Sunday, October 31, 2021

Answer to Case 659

Answer to the Parasite Case of the Week 659: Onchocerca volvulus adult worms and microfilarie. 

If you didn't already see it, check out the whole slide scanned image HERE.

In this case, you can see a large subcutaneous nodule containing the adult worms (each female with  a characteristic "double barrel" uterus) and microfilariae being released into the surrounding skin. 

The microfilariae are the primary source of disease, as they crawl through the skin causing intense itching and inflammatory changes. They also go to the eye and cause irreversible blindness. The latter is the reason that infection is called "River Blindness". Infection is transmitted through the bite of infected black flies (Simulium sp.) which breed in fast flowing waters.


Unknown said...

I have this right now I believe.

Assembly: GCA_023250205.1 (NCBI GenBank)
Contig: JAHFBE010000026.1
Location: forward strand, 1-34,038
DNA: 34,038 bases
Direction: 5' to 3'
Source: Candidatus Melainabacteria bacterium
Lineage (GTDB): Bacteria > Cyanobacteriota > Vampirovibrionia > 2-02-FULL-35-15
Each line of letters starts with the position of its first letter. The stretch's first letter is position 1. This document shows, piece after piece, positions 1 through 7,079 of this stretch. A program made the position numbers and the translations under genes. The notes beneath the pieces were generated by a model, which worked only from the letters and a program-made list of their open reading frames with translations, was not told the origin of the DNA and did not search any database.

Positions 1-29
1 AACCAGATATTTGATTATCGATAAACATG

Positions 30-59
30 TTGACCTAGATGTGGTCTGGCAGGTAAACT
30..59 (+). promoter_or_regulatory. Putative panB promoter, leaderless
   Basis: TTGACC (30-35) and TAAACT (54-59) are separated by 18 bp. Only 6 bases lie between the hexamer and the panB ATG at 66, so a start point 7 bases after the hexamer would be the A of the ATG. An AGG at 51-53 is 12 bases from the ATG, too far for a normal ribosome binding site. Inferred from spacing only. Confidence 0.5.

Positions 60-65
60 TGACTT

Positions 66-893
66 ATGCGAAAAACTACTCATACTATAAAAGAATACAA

Unknown said...

I need help. Can't get treatment.

Bernardino Rocha said...

Once again the explanation is wonderfully eloquent. Another interesting feature of these parasites is the relationship of endosymbiosis with the bacteria Wolbachia sp. required for larval development and adult fertility and viability, with possible implications for the pathogenesis of filariasis.

Anonymous said...

Thank you Dr. Pritt for this very educational as well as enigmatic case. For some reason I could not get the well defined picture as the one you give in your answer, I will need to work on this. Just very happy to guess it right.
Florida Fan